Time Inc. just laid off 600 people, but that didn't keep the flagship magazine from sending, we're told, four editors to the plutocratic playground of Davos. They're acting as obnoxiously as possible, naturally.
Among the contingent is business columnist Justin Fox, whose ski report is excerpted in the video at left. It's already firing tempers back home, and no wonder: Fox skis right up to the camera before admitting there is no one but Swiss people around. Hence, no news to justify his early arrival.
Fox promises to keep everyone posted when real news happens, after he's done skiing. We're sure his shell-shocked, penny-pinching New York colleagues take comfort in that.
Even more obnoxious, somehow, is a Davos report from Michael Elliot, the Time second-in-command already reviled by some within the company for blowing hundreds of thousands of dollars per year in airfare.
"Anxious readers will want to know that my bags have finally arrived," it starts.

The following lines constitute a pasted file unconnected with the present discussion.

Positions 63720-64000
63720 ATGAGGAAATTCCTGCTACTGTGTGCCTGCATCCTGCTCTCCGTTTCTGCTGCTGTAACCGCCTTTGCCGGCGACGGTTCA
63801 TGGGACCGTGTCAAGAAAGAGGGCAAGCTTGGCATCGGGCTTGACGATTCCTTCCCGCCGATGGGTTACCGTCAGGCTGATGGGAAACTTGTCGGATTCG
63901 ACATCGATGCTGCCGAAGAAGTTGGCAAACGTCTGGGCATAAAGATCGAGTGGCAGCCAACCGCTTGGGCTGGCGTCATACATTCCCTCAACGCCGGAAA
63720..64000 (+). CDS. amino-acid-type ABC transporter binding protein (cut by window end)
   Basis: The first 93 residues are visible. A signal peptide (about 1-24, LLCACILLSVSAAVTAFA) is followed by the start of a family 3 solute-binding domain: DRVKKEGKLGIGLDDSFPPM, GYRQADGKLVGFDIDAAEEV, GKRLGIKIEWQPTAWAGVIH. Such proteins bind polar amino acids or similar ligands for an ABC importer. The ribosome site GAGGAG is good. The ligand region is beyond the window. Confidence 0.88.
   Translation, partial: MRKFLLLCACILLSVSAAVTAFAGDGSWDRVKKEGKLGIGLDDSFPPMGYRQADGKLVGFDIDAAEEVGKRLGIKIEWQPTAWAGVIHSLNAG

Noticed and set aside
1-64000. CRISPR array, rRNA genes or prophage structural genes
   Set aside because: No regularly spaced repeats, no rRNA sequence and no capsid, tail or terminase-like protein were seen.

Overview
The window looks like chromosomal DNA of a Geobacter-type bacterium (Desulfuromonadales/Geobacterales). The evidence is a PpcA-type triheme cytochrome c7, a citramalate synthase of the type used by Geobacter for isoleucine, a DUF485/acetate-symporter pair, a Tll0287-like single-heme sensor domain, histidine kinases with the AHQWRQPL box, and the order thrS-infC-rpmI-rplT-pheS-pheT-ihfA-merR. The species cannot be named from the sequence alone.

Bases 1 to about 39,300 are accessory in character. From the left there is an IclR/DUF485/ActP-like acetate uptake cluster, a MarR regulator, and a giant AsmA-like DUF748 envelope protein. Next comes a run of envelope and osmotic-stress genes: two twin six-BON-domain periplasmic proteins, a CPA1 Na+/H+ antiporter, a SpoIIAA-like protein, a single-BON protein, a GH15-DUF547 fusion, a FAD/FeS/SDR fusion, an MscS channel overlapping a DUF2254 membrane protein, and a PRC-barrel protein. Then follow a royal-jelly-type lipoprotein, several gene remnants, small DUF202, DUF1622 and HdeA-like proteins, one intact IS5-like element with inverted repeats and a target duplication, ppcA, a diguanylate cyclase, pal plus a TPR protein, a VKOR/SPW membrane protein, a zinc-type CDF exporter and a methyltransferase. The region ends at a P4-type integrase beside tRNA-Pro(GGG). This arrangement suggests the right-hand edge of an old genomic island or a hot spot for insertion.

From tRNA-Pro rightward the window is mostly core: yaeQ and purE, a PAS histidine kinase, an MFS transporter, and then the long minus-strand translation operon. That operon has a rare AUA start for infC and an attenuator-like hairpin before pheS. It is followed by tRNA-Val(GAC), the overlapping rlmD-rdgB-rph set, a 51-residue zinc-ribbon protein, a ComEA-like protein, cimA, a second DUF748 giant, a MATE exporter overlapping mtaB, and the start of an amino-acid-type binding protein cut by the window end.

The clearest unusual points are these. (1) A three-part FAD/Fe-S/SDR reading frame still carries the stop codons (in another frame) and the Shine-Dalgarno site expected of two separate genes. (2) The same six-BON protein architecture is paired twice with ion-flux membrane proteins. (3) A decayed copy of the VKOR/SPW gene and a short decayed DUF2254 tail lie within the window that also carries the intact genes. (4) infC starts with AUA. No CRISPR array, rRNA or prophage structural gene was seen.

Writes a tipster, "Gee, Michael, all the hundreds of laid off Time Inc. employees have been soooooo 'anxious' that your bags finally arrived. Fuck you, douchebag."
What else will "anxious readers" want to know, according to Elliott?
that the rosti - an artery-clogging local dish of potatoes, bacon, and fried egg - is as good as ever. I had a great one tonight with my German friends Joe and Christine Joffe, then dropped in to the drinks party hosted by Israeli high-tech entrepreneur Yossi Vardi at the Belvedere. And then the long trudge through the icy streets - it snowed off and on all day, and I was told that the skiing on the Parsenn was spectacular, dammit - and so to bed."
Elliott's dispatch was sufficiently irritating that it was subtly mocked — in public! — by national political correspondent Karen Tumulty.
Not surprisingly, readers have been largely indifferent to Time's Davos "reporting," produced surely at great cost to the cash-strapped magazine company: In the course of 20 posts, Time's Davos blog has attracted all of four comments.
With corporate executives making decisions like these in the midst of a severe economic crisis, is it any wonder executives like Richard Parsons — former overlord above Time Inc. — get adulatory coverage for an act as basic as taking the train?